Waiting is the hardest part. For anyone who thinks they may have MS and is undergoing testing, awaiting results can be scary and downright hard to deal with.
To learn more about how to cope during this challenging time, we reached out on the MultipleSclerosis.net Facebook page and asked: “What advice would you give to someone who is going through the testing and diagnostic process but has yet to receive a confirmed diagnosis?”
Almost 90 members of the multiple sclerosis community shared their hope and experience. Here is what they said.
“Worrying at this juncture will not buy you anything.”
The time of not knowing can be the hardest on anyone. Without answers, it is easy for a patient to imagine the worst and worry. Many members of the MS community suggested that patients try to stay present as much as possible. Ways to avoid worrying include staying busy with work, watching movies, gardening, and spending time (even virtually) with friends, children or grandchildren.
“Do not get ahead of yourself!”
“Stay in the moment. Do NOT project. Deal with things when they come up and not before.”
“Take a deep breath and relax…It could be nothing, or it could be something. Only time will tell. If you have nothing going on, you will have prevented undue worry and anxiety. If it is something, at least you will know what you are dealing with and can start working on a plan with your doctor to control it.”
“Be kind to yourself.”
For anyone at this stage, a good reminder is to be kind to oneself. Several members of the MS community acknowledged that this stage is the hardest part of having MS, and that anyone going through this will likely be scared. And that is OK. Now is a great time for people to ask for support and comfort to help get through this challenge.
“Hang in there. You do not know what you do not know. Do what you can. Do not put pressure on yourself.”
“Do not be hard on yourself it is really scary. You are allowed to be scared!”
“Believe it or not, you are in the hardest part right now. No matter the news, there will be some comfort in knowing. So, do whatever it takes to distract yourself, forgive yourself for whatever you are feeling, and let yourself do what you need to do to feel better.”
“MS is not a death sentence.”
Several members of the MS community pointed out that an MS diagnosis is not fatal. MS is a manageable disease. In fact, the majority of people with MS experience a relatively normal life span.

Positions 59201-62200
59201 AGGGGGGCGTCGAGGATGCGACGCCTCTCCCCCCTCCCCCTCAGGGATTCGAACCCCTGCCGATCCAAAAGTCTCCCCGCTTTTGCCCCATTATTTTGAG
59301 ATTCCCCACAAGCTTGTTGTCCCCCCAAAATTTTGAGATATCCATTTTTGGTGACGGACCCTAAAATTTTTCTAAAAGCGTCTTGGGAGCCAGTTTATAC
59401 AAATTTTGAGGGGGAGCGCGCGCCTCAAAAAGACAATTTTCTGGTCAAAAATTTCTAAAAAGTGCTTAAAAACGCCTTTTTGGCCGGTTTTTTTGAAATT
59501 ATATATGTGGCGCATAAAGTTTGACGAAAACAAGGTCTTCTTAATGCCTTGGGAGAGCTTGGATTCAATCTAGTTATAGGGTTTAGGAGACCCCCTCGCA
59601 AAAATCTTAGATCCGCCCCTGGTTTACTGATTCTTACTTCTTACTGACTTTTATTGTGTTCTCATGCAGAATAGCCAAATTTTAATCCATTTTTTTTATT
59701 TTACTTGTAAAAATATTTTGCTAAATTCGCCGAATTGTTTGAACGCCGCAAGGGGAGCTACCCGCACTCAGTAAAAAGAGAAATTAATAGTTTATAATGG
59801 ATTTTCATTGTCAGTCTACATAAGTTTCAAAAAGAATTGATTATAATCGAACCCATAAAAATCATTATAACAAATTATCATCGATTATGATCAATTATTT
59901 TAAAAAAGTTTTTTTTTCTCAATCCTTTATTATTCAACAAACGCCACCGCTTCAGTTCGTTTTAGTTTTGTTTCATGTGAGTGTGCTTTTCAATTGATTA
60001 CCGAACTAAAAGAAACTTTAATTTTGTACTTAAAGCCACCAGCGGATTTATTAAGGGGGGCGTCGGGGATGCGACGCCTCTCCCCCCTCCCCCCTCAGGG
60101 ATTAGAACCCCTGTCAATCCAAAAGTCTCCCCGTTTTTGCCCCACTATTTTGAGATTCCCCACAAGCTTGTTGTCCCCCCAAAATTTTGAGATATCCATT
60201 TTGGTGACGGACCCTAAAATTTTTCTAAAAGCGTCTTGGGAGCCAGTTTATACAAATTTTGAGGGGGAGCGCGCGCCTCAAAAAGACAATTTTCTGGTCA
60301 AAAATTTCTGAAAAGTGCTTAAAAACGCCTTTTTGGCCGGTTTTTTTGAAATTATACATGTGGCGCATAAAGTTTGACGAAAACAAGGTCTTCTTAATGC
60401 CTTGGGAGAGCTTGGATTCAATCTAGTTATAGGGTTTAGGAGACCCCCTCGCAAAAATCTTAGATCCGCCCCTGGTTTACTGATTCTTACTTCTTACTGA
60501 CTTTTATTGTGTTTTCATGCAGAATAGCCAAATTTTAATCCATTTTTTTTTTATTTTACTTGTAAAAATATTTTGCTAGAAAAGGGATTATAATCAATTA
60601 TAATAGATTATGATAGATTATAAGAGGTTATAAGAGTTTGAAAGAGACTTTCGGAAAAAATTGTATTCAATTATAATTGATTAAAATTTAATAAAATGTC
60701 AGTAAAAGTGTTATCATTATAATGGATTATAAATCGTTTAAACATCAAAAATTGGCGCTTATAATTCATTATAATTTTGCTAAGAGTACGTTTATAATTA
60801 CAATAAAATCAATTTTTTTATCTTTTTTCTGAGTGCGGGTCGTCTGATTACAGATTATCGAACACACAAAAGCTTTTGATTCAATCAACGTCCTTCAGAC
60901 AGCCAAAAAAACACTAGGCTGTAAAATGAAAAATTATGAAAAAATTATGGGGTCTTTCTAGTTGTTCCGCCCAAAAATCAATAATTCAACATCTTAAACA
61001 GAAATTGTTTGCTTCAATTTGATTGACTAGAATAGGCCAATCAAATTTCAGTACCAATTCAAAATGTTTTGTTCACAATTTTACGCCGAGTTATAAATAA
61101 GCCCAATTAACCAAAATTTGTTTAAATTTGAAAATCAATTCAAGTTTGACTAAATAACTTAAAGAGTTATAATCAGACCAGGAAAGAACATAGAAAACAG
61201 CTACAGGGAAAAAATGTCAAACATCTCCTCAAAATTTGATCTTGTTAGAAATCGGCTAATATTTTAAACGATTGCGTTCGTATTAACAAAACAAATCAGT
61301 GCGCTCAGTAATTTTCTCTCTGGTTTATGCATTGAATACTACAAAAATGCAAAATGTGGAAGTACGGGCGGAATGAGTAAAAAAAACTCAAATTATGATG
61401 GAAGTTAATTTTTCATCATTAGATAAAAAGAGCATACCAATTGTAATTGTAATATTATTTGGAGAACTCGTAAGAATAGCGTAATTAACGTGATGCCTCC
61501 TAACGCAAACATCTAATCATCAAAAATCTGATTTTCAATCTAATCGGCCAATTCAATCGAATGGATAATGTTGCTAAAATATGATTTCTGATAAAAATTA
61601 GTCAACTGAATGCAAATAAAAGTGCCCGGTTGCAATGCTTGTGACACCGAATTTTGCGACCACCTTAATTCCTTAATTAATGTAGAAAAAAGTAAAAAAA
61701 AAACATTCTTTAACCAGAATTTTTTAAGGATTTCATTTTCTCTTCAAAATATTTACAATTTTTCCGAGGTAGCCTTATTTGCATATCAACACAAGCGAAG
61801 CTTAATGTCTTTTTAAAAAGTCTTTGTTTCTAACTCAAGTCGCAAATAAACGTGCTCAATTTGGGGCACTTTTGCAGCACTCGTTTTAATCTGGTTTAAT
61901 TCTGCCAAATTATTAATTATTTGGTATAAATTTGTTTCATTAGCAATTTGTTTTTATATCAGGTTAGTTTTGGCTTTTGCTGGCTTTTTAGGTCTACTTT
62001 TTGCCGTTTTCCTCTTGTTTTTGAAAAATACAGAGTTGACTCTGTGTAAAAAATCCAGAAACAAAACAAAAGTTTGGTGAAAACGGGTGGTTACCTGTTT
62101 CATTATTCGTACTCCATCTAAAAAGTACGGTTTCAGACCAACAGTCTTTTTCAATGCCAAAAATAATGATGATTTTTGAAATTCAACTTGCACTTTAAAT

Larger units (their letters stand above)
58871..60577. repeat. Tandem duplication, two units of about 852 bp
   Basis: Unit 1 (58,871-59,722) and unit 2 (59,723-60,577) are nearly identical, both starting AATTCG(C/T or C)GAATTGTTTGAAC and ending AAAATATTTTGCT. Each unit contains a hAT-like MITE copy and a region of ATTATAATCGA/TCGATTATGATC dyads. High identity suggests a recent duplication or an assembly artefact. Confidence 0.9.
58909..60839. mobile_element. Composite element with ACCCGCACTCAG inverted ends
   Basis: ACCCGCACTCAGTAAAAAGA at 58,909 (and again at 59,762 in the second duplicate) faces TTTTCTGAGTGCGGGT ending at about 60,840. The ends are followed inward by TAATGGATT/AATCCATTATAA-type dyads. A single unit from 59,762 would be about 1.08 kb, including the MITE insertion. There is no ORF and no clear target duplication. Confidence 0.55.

“It is not a death sentence. You will actually feel relieved to put a name to something that has been bothering you for a very long time.”
“It is not always deadly.”
“Never let the doctor rush your visit.”
A patient is always going to be his or her own best advocate. For some patients, it helps to bring a friend or family member to an appointment or on a call to serve as an advocate. Regardless of who it is, someone needs to keep track of information and ask any questions. Likewise, a patient deserves to know which tests are being conducted and why. A doctor visit should be the time to receive an education, which can take time. Doctors are not always in the habit of going slow and explaining everything, but it is a patient’s right to understand the process.
“Persistence is key. Ask questions about the tests you are taking. Do not be afraid to get a second opinion.”
“Push for a diagnosis. Do not let them push it back in a wait-and-see mode. The sooner you get on a disease-modifying drug, the fewer flares you will have.”
“Write down every question you can think of.”
“Trust yourself. If you feel uncomfortable with the tests they are suggesting, speak up and ask them if the test is really necessary. Write down all your questions and do not let the doctors brush them off. Ask what every test is for and why they think you need it.”
“See if there is a local MS support group.”
There is so much benefit to going through a tough situation alongside people who understand. Anyone who is going through the diagnosis stage will likely have a lot of questions—and a lot of feelings. It can definitely help to process those feelings alongside people who understand all the same fears and concerns. Reaching out online when you can’t in person within online communities like MultipleSclerosis.net is a great way to make connections.
“See if there is a local MS support group that can help you navigate through the diagnosis process.”
“Also, try to find a positive MS support group.”
We want to say thank you to everyone who shared for this story. We appreciate your shares.